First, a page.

The posthumous publication generated overviews of her body of work. Richard Whately wrote a long piece in the January 1821 edition of The Quarterly Review. He considered her to be uniquely truthful about women…

[Authoresses] seem to feel a sympathetic shudder at exposing a naked female mind […]Now from this fault Miss Austin [sic] is free. Her heroines are what one knows women must be, though one can never get them to acknowledge it.

Harman writes …

The books exposed female fallibility so brilliantly and with such sporting candour that, as men picked up on the fact that these might not simply be ‘ladies’ novels, Austen’s male readership grew enormously.

The reviewer in Blackwoods praised her truth to life and thought she was truly remarkable in going against the style of her time (which was historical and highly romantic).

Immediately after her death there was only a small number of copies of her books in circulation, but her readership grew slowly – especially once she began to influence literary style. In the 1820s there was a set of novelists (including Thomas Lister) who wrote ‘escapist novels that idealised high society life’. Thomas Lister Grandy which seem to include many Austen like touches …

from a flirtation scene like that between Henry Tilney and Catherine Morland to home theatricals involving a Crawford.

Lister, however, sold many more books that Austen ever did.

At this time, there were French, Swedish and Russian translations of her novels (although not very accurate translations). Austen might even have influenced Pushkin.  One writer she did influence was James Fenimore Cooper (who went on to write The Last of the Mohicans) whose first novel Precaution is remarkable similar to Persuasion.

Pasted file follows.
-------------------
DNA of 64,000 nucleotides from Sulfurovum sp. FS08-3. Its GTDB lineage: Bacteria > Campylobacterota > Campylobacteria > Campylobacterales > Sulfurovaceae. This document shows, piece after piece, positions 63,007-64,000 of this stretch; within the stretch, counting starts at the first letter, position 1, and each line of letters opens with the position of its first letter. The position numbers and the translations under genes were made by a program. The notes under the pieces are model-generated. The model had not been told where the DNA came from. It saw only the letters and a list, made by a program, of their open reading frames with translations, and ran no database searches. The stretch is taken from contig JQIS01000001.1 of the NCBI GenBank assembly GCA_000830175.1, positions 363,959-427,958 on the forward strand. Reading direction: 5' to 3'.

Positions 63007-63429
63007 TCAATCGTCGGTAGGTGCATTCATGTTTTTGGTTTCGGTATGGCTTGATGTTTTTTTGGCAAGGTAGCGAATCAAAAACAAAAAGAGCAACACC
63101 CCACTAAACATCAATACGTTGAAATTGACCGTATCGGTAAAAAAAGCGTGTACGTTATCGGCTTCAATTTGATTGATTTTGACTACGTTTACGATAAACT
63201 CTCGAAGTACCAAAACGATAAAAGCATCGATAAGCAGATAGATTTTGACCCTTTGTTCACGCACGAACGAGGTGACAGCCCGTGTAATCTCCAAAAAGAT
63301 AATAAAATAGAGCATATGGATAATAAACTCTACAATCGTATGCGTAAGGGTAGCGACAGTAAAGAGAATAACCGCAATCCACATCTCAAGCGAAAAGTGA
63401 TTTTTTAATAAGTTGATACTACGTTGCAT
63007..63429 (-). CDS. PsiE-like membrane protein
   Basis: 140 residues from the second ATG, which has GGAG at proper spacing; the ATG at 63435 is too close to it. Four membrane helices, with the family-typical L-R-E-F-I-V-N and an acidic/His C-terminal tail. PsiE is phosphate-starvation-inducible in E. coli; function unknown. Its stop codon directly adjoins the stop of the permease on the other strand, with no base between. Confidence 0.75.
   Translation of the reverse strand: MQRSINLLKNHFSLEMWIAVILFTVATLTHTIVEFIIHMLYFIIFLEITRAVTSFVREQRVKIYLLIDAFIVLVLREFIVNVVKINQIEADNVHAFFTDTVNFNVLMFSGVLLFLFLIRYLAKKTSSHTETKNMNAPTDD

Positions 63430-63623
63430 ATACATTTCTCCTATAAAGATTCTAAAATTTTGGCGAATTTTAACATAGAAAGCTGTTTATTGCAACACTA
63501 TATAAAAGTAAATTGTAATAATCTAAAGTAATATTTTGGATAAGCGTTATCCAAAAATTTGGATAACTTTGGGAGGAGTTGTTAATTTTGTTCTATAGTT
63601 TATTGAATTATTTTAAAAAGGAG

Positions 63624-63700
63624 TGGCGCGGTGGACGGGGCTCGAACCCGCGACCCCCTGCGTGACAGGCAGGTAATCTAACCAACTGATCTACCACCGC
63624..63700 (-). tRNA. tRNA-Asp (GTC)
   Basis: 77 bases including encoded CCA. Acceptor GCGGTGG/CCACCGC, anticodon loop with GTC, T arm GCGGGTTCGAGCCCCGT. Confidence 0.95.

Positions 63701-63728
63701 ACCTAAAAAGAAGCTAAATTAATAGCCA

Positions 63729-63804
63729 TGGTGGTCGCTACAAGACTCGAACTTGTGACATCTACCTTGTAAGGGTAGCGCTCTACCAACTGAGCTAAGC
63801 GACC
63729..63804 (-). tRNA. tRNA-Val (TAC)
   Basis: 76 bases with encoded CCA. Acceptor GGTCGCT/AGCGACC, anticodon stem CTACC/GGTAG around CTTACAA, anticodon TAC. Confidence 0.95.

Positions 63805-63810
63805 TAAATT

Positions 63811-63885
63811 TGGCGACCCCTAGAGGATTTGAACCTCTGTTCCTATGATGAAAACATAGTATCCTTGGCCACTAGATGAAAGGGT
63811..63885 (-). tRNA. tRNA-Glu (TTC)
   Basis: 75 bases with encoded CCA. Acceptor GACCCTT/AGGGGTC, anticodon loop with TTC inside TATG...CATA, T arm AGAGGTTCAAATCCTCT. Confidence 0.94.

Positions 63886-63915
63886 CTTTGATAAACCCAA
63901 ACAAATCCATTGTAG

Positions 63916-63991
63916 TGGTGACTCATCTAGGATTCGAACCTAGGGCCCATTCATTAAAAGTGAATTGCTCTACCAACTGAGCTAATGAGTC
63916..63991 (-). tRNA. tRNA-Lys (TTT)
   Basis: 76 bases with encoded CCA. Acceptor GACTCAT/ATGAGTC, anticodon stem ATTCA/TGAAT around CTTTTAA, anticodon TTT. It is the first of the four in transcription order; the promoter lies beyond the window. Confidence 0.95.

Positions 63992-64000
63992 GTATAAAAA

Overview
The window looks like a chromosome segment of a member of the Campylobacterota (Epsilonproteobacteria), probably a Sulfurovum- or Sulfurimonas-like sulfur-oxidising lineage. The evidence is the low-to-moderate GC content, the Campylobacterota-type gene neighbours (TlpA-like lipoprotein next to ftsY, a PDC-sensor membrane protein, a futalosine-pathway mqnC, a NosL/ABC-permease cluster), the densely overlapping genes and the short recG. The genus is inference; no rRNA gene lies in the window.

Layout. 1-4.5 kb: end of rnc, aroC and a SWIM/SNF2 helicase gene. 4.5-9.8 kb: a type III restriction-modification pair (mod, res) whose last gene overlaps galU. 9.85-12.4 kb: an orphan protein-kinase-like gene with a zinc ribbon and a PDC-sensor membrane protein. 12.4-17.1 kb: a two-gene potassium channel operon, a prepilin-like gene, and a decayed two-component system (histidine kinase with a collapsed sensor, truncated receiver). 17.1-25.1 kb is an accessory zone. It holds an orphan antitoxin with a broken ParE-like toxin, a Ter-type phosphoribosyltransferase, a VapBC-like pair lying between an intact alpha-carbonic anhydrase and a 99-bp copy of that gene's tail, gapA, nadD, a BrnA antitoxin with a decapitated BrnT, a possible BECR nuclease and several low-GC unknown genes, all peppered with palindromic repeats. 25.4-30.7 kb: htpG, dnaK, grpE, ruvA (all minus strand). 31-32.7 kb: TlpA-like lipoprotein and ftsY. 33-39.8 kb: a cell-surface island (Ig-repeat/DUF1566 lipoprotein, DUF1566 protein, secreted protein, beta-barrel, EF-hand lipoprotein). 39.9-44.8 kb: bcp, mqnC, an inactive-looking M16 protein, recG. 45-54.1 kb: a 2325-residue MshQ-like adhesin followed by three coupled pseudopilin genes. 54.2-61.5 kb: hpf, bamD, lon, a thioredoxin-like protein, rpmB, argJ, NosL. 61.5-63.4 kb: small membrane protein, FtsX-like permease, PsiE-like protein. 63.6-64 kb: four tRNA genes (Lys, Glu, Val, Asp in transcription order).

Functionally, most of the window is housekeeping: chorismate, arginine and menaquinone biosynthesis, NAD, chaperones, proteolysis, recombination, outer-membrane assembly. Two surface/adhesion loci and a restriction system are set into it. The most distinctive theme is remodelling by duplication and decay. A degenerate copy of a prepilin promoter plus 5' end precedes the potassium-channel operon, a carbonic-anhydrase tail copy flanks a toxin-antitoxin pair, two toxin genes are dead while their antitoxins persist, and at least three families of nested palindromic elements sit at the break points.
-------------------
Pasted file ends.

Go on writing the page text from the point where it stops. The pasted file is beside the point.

By the 1820s Austen was out of print and her novels were remaindered – this meant Cassandra and Henry had to pay the costs. In1831 Murrary offered to buy the copyrights, but Cassandra turned him down. Henry, however, accepted a similar offer a year later from Richard Bentley. Murray was the better imprint and would have paid more , as Harman says ‘this was something of a collapse’. Having all six novels inprint at the same time and affordable kept Austen’s readership growing.

Next chapter – A vexed question. 


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Jane’s Fame – Praise and Pewter (Chapter Two)

When I set myself the task of reading two chapters a week of Jane’s Fame, I thought it would be easy. However, I have found myself at the end of a chapter without any real idea what I was reading. I haven’t been able to focus. This is in part because the book is such an easy read, but mostly because I’m just lazy. Anyway, here are my thoughts on Chapter Two.

Chapter Two is about the business of publishing and writing. James Edward Austen Leigh (in his memoir) believed Austen wasn’t distressed about her lack of early success.